i ( a ˙ ( s ) ( t ) | ψ ( 0 ) ( t ) + a ( s ) ( t ) ( i ω ) | ψ ( 0 ) ( t ) ) = E a ( s ) ( t ) | ψ ( 0 ) ( t ) + V ( t ) a ( s 1 ) ( t ) | ψ ( 0 ) ( t ) .
i a ˙ m ( s ) ( t ) e i ω ^ m t + ω m a m ( s ) ( t ) e i ω ^ m t = E m a m ( s ) ( t ) e i ω ^ m t + ψ m ( 0 ) | V ( t ) | ψ ( 0 ) a ( s 1 ) ( t ) e i ω ^ t .
a ˙ m ( s ) ( t ) = 1 i V m ( t ) a ( s 1 ) ( t ) e i ω ^ m t .
a m ( s ) ( t ) = 1 i t V m ( t ) a ( s 1 ) ( t ) e i ω ^ m t d t .
a m ( 1 ) ( t ) = 1 i t μ⃗ m g · 1 2 p F⃗ ( ω p ) e i ω p t e i ω ^ m g t d t .
a m ( 1 ) ( t ) = 1 2 p μ⃗ m g · F⃗ ( ω p ) ω ^ m g ω p e i ( ω ^ m g ω p ) t .
a v ( 2 ) ( t ) = 1 4 2 p , q m [ μ⃗ v m · F⃗ ( ω q ) ] [ μ⃗ m g · F⃗ ( ω p ) ] ( ω ^ v g ω p ω q ) ( ω ^ m g ω p ) e i ( ω ^ v g ω p ω q ) t ,
a d ( 3 ) ( t ) = 1 8 3 p , q , r d , v , m [ μ⃗ d v · F⃗ ( ω r ) ] [ μ⃗ v m · F⃗ ( ω q ) ] [ μ⃗ m g · F⃗ ( ω p ) ] ( ω ^ d g ω p ω q ω r ) ( ω ^ v g ω p ω q ) ( ω ^ m g ω p ) e i ( ω ^ d g ω p ω q ω r ) t .
| ψ g ( t ) = | ψ g ( 0 ) + λ m a m ( 1 ) ( t ) | ψ m ( 0 ) e i ω ^ m g t + λ 2 v a v ( 2 ) ( t ) | ψ v ( 0 ) e i ω ^ v g t + ,
| ψ m ( 0 ) ( t ) = | ψ m ( 0 ) e i ω ^ m g t .
μ⃗ ( t ) = ( ψ g ( 0 ) | + λ m a m * ( 1 ) ( t ) ψ m ( 0 ) | e i ω ^ m g * t + ) μ⃗ × ( | ψ g ( 0 ) + λ m a m ( 1 ) ( t ) | ψ m ( 0 ) e i ω ^ m g t + λ 2 m a m ( 2 ) ( t ) | ψ m ( 0 ) e i ω ^ m g t ) .
μ⃗ ( 1 ) ( t ) = m a m ( 1 ) * ( t ) ψ g ( 0 ) | μ⃗ e i ω ^ m g * t | ψ m ( 0 ) + ψ m ( 0 ) | μ⃗ m a m ( 1 ) ( t ) | ψ g ( 0 ) e i ω ^ m g t .
μ⃗ ( 1 ) ( t ) = 1 2 m p ( μ⃗ g m · F⃗ ( ω p ) μ⃗ m g ω ^ m g * + ω p + μ⃗ m g · F⃗ ( ω p ) μ⃗ g m ω ^ m g ω p ) e i ω p t + c.c. ,
p⃗ ( t ) = 1 2 p [ p⃗ ( ω p ) e i ω p t + p⃗ ( ω p ) e i ω p t ] ,
p⃗ ( ω p ) = 1 m ( μ⃗ g m · F⃗ ( ω p ) μ⃗ m g ω ^ m g * + ω p + μ⃗ m g · F⃗ ( ω p ) μ⃗ g m ω ^ m g * ω p ) ,
α i j ( 1 ) ( ω p ; ω p ) = 1 ε 0 L ( ω p ) ( μ g m , i μ m g , j ω ^ m g * + ω p + μ g m , j μ m g , i ω ^ m g ω p ) ,
p⃗ N L ( ω = ω p ± ω q ) = 1 ε 0 2 q p v , m ( μ⃗ g v [ μ⃗ v m · F⃗ ( ± ω q ) ] [ μ⃗ m g · F⃗ ( ω p ) ] ( ω ^ v g ω p ω q ) ( ω ^ m g ω p ) + [ μ⃗ g v · F⃗ ( ± ω q ) ] μ⃗ v m [ μ⃗ m g · F⃗ ( ω p ) ] ( ω ^ m g * + ω p ) ( ω ^ v g ω q ) + [ μ⃗ g v · F⃗ ( ± ω q ) ] [ μ⃗ v m · F⃗ ( ω p ) ] μ⃗ m g ( ω ^ m g * + ω p ) ( ω ^ v g * + ω p ± ω q ) ) .
F⃗ ( ω ) = E⃗ ( ω ) + 1 3 ε 0 P⃗ ( ω ) = L ( ω ) E⃗ ( ω ) .
p⃗ ( ω ) = N α⃗⃗ · [ E⃗ ( ω ) + 1 3 ε 0 P⃗ ( ω ) ] + N p⃗ N L ( ω ) ,
p⃗ ( ω ) = [ ε r ( ω ) + 2 3 ] [ α⃗⃗ · E⃗ ( ω ) + p ¯ N L ( ω ) ] .
p⃗ ( 2 ) ( r⃗ , t ) = 1 2 q , p p⃗ ( 2 ) ( ω p ± ω q ) e i ( ω p ± ω q ) t + c.c. = 1 4 ε 0 q . p β⃗⃗⃗ ( [ ω p ± ω q ] ; ω p , ± ω q ) : E⃗ ( ω p ) E⃗ ( ± ω q ) e i ( ω p ± ω q ) t + c.c. ,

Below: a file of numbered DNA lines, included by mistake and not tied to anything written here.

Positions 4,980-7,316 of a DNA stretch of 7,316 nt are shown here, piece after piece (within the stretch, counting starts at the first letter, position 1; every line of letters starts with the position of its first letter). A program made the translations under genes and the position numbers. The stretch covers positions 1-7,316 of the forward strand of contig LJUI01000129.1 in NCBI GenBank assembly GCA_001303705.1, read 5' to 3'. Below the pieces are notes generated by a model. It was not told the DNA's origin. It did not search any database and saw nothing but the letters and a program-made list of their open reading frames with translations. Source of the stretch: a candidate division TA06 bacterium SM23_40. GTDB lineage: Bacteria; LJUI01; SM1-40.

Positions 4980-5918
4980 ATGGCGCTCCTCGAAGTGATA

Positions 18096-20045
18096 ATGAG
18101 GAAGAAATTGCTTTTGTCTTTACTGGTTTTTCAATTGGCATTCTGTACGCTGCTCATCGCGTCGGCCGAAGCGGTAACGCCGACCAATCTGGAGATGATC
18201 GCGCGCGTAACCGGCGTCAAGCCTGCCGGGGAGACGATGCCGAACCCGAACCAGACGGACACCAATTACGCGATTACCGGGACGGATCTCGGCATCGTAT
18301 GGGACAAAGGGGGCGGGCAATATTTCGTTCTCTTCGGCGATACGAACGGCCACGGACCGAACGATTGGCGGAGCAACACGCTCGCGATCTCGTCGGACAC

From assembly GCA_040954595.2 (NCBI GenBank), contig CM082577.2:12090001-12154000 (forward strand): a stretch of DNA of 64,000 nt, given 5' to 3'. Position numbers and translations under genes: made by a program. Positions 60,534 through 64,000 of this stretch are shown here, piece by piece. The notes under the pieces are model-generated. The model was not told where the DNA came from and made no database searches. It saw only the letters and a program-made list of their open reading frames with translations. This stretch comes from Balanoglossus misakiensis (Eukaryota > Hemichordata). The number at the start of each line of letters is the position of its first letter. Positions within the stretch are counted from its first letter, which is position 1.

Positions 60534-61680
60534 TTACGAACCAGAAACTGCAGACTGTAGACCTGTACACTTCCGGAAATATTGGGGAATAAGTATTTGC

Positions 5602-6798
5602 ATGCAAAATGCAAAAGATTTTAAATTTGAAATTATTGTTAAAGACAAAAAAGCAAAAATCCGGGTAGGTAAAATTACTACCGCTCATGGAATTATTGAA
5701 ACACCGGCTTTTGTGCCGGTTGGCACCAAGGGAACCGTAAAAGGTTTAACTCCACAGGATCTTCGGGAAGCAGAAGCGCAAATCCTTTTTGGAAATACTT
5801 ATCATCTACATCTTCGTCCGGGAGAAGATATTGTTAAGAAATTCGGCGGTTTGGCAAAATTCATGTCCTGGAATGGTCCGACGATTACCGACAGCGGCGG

p⃗ ( 2 ) ( ω p ± ω q ) = 1 2 2 [ ε r ( ω p ± ω q ) + 2 3 ] n , m { μ ¯ g n [ μ ¯ n m · F⃗ ( ± ω q ) ] [ μ ¯ m g · F⃗ ( ± ω p ) ] ( ω ^ n g ω q ω p ) ( ω ^ m g ω p ) + [ μ ¯ g n · F⃗ ( ± ω q ) ] μ ¯ n m [ μ ¯ m g · F⃗ ( ± ω p ] ( ω ^ n g ± ω q ) ( ( ω ^ n g * ω p ) ) + [ μ ¯ g n · F⃗ ( ± ω q ) ] [ μ ¯ n m · F⃗ ( ± ω p ] μ ¯ m g ( ω ^ m g * ± ω q + ω p ) ( ω ^ n g * ± ω q ) } ,
β i j k ( [ ω p ± ω q ] ; ω p , ± ω q ) = 1 2 ε 0 L ( ω p ± ω q ) L ( ω p ) L ( ± ω q ) n m { μ g n , i μ n m , k μ ¯ m g , j ( ω ¯ ^ n g ω q ω p ) ( ω ¯ ^ m g ω p ) + μ g n , k μ n m , i μ ¯ m g , j ( ω ¯ ^ n g * ± ω q ) ( ω ¯ ^ m g ω p ) + μ n m , j μ g n , k μ ¯ m g , j ( ω ¯ ^ m g * ± ω q + ω p ) ( ω ¯ ^ n g * + ω q ) } .
L ( ω p ± ω q ) L ( ω p ) L ( ± ω q ) = ε r ( ω p ± ω q ) + 2 3 ε r ( ω p ) + 2 3 ε r ( ω q ) + 2 3 ,
β i j k ( [ ω p ± ω q ] ; ω p , ± ω q ) = 1 ε 0 2 L ( ω p ± ω q ) L ( ω p ) L ( ± ω q ) n m { μ g n , i ( μ n m , k μ g g , k ) μ m g , j ( ω ^ n g ω q ω p ) ( ω ^ m g ω p ) + μ g n , k ( μ n m , j μ g g , j ) μ m g , i ( ω ^ n g * ± ω q ) ( ω ^ m g * + ω p ± ω q ) + μ g n , k ( μ n m , i μ g g , i ) μ ¯ m g , j ( ω ^ n g * ± ω q ) ( ω ^ m g + ω q ) } ,
p⃗ ( 2 ) ( r⃗ , t ) = 1 2 q , p p⃗ ( 2 ) ( ω p ± ω q ) e i ( ω p ± ω q ) t + c.c. = 1 4 ε 0 P I β⃗⃗⃗ ( [ ω p ± ω q ] ; ω p , ± ω q ) : E⃗ ( ω p ) E⃗ ( ± ω q ) e i ( ω p ± ω q ) t + c.c. ,
P I μ g v , i μ v m , j μ m g , k ( ω ^ v g ω p ω q ) ( ω ^ m g ω p ) = 1 2 [ μ g v , i μ v m , j μ m g , k ( ω ^ v g ω p ω q ) ( ω ^ m g ω p ) + μ g v , i μ v m , k μ m g , j ( ω ^ v g ω q ω p ) ( ω ^ m g ω q ) ] .
γ i j k l ( ω ; ω p , ω q , ω r ) = 1 ε 0 3 L ( ω ) L ( ω p ) L ( ω q ) L ( ω r ) P I [ v , n , m x { μ g v , i ( μ ν n , l μ g g , l ) ( μ n m , k μ g g , k ) μ m g , j (